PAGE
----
At present, I’m coping with:
Lots of candlelight
This has been a difficult year for so many for lots of reasons. Refuge for me has come in continuing work on my second novel. This past summer I wrote a screenplay of the whole story to try to hone what it is I’m trying to say. That was useful. It also meant throwing away half the novel I’ve worked on for hour years and doing another major rewrite. This is the way it is with novel writing, at least for this novel writer.
Hope you’re finding your own way through this pandemic.
I have a lot of hope pinned on 2021 and can’t help but feel that the Great Conjunction of Saturn and Jupiter is a sign of some cosmic reset.
Stay as whole and healthy as you can out there.
And now let us welcome the new year, full of things that have never been.
–Rainer Maria Rilke
I skipped my spring newsletter because it seemed irrelevant in the midst of a pandemic. I feel much the same now with racial injustice so much at the forefront. 2020 has been a cathartic year. It’s been hard and maybe, in some ways, the crucible of change we need.
My current state of mind is a bit like this painting I just finished:
Over the last months, I’ve turned more to poetry and short stories. Declaration by Tracy K. Smith is an erasure poem (the poet takes a pre-existing text and removes some or most of the original words). In this case, the Declaration of Independence is the source text. I also love The Emperor’s Deer by Kamilah Aisha Moon. Joyce Hinnefeld’s new collection of short stories called The Beauty of Our Youth is lovely.
We’ve all been home a lot over the last months. The idea of home is a preoccupation of mine. I wrote a little about it in Hawk and Handsaw Journal. It’s featured with stirring paintings by Maine artist Tessa O’Brien.
(©Tessa O’Brien, “Addition,” 42” x 42” Oil on panel, 2019)
(©Tessa O’Brien, “Green Room,” 14” x 14” Oil on Panel, 2019)
I’m filled with cathartic, unsettled, disturbing energy that I want to use to become a better, kinder human, more capable of supporting equality in the place I call home. That seems the only way forward.
Be well my friends,
For your solstice: Some Mary Oliver and a few pictures — xoxo
I thought the earth remembered me, she
took me back so tenderly, arranging
her dark skirts, her pockets
full of lichens and seeds. I slept
as never before, a stone
on the riverbed, nothing
between me and the white fire of the stars
but my thoughts, and they floated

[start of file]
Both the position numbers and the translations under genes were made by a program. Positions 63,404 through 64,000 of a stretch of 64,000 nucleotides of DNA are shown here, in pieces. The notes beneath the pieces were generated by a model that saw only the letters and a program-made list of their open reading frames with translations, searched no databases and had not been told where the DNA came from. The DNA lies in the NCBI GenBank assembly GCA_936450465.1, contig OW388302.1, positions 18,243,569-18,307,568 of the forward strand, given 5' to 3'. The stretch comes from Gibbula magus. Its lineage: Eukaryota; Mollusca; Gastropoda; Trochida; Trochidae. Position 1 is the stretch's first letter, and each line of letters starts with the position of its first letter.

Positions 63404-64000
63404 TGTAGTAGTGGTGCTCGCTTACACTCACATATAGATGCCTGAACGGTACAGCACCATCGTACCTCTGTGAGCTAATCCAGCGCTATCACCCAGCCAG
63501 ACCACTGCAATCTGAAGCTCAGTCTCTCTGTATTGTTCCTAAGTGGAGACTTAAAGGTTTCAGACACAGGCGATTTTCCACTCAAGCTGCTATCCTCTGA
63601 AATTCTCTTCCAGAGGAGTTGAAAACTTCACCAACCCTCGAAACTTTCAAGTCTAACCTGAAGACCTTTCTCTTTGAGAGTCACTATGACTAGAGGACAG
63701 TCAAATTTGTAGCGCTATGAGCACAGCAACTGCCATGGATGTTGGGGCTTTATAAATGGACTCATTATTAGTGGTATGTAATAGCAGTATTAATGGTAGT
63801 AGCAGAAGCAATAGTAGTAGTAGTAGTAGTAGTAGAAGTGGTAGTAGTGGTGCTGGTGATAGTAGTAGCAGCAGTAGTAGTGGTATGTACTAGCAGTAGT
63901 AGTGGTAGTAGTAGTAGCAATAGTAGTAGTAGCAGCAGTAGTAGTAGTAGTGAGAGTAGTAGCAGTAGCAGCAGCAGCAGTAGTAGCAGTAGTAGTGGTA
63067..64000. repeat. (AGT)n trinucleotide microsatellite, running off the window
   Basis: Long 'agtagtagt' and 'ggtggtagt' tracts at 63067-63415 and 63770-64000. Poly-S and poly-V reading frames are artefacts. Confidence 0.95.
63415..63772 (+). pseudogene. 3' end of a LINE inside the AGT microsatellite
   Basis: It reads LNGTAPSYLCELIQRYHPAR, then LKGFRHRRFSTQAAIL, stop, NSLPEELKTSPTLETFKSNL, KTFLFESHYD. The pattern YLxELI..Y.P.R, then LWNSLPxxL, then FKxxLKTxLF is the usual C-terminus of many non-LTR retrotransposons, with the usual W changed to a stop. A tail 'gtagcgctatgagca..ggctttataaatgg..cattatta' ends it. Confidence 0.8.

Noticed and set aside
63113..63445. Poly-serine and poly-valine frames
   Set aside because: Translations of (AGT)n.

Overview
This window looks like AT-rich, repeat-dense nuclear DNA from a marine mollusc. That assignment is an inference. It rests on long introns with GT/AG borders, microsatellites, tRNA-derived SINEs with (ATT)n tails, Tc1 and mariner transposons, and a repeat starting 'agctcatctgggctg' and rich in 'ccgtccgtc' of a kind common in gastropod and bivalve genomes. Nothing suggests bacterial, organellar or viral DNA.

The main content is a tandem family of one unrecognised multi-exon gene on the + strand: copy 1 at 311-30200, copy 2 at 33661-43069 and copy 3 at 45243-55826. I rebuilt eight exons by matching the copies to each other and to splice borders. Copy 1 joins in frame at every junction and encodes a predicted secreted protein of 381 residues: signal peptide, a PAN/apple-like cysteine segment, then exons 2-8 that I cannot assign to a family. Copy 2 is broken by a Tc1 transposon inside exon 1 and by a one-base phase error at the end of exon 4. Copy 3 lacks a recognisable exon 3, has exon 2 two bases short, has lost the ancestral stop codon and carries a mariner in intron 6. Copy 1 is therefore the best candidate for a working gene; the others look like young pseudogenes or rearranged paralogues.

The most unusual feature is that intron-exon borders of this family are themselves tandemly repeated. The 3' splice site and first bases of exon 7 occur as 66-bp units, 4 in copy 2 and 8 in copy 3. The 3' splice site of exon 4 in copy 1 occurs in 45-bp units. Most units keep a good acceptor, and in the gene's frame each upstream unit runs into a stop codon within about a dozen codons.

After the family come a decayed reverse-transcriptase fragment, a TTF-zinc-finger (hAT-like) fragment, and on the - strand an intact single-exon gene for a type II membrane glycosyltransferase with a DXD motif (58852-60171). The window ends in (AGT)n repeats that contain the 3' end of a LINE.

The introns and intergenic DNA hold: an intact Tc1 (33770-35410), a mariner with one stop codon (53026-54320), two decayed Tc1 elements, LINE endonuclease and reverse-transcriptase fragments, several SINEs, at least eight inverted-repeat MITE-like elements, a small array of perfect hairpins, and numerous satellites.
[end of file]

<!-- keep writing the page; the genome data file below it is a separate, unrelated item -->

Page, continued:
light as moths among the branches
of the perfect trees. All night
I heard the small kingdoms breathing
around me, the insects, and the birds
who do their work in the darkness. All night
I rose and fell, as if in water, grappling
with a luminous doom. By morning
I had vanished at least a dozen times
into something better.
– Mary Oliver
With love from the dark and deep,
We’re transitioning into sweater and tea weather. Oh, happy day!
It’s a great time for walking through fields of wildflower:)
In word news, my friend Kate Racculia has a brand new book, Tuesday Mooney Talks to Ghosts. This book, which has already received starred reviews from Kirkus and Publisher Weekly, is described by one reviewer as, “…so much fun it should be criminal. A mystery hidden in a game, hidden in a romp around Boston, with intrigue, a little romance, and a ghost? Perfection.” I can’t wait to read it! Kate will be talking about her book at the Bethlehem Public Library on October 30, from 6:30-8:00PM. I’m planning to be there. Hope to see you!
Also… on October 25-27, Book & Puppet Co. in Easton, PA is putting on the first Easton Book Festival! The festival is a new, annual indoor literary festival for adults and children, with readings, seminars, panel discussions, luncheons and dinners. Most programs are free of charge. Check out all of the panels and readings that showcase so many talented authors. If you’re interested, I’ll be doing both a reading and panel at these times.
My artist friend Sharon Ferguson told me about this art show at the ArtYard in Frenchtown, New Jersey.
It’s an exhibition featuring eleven of 88-year old Janet Ruttenberg’s recent ten-by-fifteen-foot canvases and watercolors celebrating Central Park’s famous Sheep Meadow. Her works have been exhibited only once before, in 2013, at the Museum of the City of New York. The show runs through December.
And finally, a little blending of art and words to describe my current state of mind. I have a finished novel on my desk, but as of last June, no agent to represent it. I’m about to embark on a new agent search with a freshly revised manuscript. Hopefully things will fall into place. And in the meantime, here are some quick doodles that capture some of my angst about trying to get another book published. I’m sure some of you creative beings out there can relate in your own ways. Writing, like any art, is hard work followed by a leap of faith with an open heart.
Until next time,